Richmond’s Studio

A photographer finds diversity at the Richmond Public Library.


Photographer Kim Frost is conducting an interactive art project out of the main branch of the Richmond Public Library at 101 E. Franklin St. - JACKIE KRUSZEWSKI
  • Jackie Kruszewski
  • Photographer Kim Frost is conducting an interactive art project out of the main branch of the Richmond Public Library at 101 E. Franklin St.

While City Council debates the libraries’ shrinking budget, one local photographer has made the Main Library the setting for an art project about Richmond.

If you’ve walked up to the second floor landing of the downtown branch this month, you’ve walked through Kim Frost’s studio and gallery.

“The library is the grand equalizer,” Frost says. “It attracts so many different types of people from all walks of life. Everyone can pick up a book and travel somewhere else. Everybody can come here and get your GED. There are tons of people willing to help.”

It’s that variety she wants to capture.

Large black and white photographs -- the faces of library patrons and some employees -- cover the walls of the landing space. Subjects will take their prints home after the exhibit closes but Frost will put the images into a book called “A Portrait of Richmond.” The book celebrating the diversity of the city will stay in the library’s permanent collection.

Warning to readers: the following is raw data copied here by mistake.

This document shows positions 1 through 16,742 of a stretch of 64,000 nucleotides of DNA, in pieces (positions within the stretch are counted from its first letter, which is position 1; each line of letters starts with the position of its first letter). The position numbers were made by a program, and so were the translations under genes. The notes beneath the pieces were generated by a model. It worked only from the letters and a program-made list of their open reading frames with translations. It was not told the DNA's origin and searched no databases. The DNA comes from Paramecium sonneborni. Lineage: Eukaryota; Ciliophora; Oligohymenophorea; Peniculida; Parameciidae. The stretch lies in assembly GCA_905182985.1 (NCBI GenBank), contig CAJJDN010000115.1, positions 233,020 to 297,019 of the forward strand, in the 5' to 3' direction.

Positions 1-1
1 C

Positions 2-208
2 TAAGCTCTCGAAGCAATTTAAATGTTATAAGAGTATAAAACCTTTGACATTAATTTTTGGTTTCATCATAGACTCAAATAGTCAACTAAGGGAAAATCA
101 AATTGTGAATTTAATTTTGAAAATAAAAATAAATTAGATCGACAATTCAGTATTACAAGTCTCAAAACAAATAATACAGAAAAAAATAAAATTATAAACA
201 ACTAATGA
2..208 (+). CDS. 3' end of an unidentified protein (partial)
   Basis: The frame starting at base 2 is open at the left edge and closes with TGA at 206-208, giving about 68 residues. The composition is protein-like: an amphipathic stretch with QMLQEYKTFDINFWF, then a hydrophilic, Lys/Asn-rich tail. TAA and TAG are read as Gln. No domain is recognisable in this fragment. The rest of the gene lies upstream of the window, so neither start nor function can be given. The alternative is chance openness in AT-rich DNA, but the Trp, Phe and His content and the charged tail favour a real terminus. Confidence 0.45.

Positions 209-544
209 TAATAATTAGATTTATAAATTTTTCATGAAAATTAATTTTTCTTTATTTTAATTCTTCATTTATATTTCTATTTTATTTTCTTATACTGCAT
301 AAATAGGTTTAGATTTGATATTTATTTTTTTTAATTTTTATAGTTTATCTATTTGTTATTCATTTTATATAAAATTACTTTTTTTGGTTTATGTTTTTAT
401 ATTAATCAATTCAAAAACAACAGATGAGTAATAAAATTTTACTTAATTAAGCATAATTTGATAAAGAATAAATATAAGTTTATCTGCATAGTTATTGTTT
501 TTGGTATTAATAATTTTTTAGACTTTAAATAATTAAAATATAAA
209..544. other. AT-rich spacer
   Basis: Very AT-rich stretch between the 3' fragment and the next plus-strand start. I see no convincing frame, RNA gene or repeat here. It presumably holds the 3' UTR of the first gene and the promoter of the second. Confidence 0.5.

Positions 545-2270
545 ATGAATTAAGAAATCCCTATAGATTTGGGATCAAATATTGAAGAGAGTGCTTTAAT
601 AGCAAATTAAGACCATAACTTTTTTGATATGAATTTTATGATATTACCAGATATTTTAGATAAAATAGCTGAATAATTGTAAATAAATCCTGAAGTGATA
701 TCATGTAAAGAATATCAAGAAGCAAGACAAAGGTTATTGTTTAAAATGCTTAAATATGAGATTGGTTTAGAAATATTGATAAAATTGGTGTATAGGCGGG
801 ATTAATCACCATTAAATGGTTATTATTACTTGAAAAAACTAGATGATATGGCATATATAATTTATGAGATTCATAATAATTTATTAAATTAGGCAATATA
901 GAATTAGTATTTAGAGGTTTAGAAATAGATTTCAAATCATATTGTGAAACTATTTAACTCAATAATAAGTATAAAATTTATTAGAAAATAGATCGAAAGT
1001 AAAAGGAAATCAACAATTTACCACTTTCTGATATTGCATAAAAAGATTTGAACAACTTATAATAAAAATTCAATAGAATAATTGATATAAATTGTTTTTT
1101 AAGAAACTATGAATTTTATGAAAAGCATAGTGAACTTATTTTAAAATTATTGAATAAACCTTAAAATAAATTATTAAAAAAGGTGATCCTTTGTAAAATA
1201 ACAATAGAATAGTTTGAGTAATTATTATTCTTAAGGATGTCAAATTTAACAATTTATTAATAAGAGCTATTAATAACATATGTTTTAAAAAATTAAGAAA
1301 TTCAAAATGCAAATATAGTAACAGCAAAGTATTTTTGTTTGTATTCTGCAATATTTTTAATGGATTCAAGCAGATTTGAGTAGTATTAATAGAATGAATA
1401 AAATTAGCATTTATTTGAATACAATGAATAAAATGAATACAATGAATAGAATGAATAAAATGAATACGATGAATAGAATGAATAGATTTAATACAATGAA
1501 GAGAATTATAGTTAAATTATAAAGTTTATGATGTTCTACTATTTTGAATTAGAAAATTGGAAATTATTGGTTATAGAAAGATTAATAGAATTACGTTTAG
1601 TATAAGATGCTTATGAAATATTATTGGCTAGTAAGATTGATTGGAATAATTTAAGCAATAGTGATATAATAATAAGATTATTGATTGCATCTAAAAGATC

“Bring your feet together,” Frost tells James Davis. “One more big laugh.”

Several clicks and flashes later, Davis is immortalized. Davis was at the library helping a young friend fill out job applications, but he was happily waylaid by Frost for a picture. “I think it's a great thing she's doing -- it's interesting,” he says. “And everybody likes to have their picture taken -- like, oh it's about me now.”

Kim Frost takes James Davis' photograph. - JACKIE KRUSZEWSKI
  • Jackie Kruszewski
  • Kim Frost takes James Davis' photograph.

Frost says she’s surprised by how easy it’s been to get people to in front of the camera. “We live in this selfie mindset,” she says. “But there are people who just don't have an opportunity to be photographed in a way where someone actually took the time to care about the light and pose them and make sure their hair wasn't in their eyes. I wanted to create that, facilitate that.”

She wanted the space to evoke the traditional portrait studios that families used to go to. But she doesn’t need people in their Sunday best, she says. She likes the range of looks she’s getting.

“I'm trying to get people to understand that it can be a little bit more conceptual, a little bit more artful,” Frost says.

And she’s pushing people a little bit outside their comfort zones. “It's not really a traditional art show. It’s kind of more like interactive performance art.”

Add that to the list of public library services.

Frost will be photographing at Main Library for two more sessions: April 28 from 11 a.m. to 5 p.m. and April 29 from 11 a.m. to 2 p.m. The photographs will show through Tuesday, May 2.

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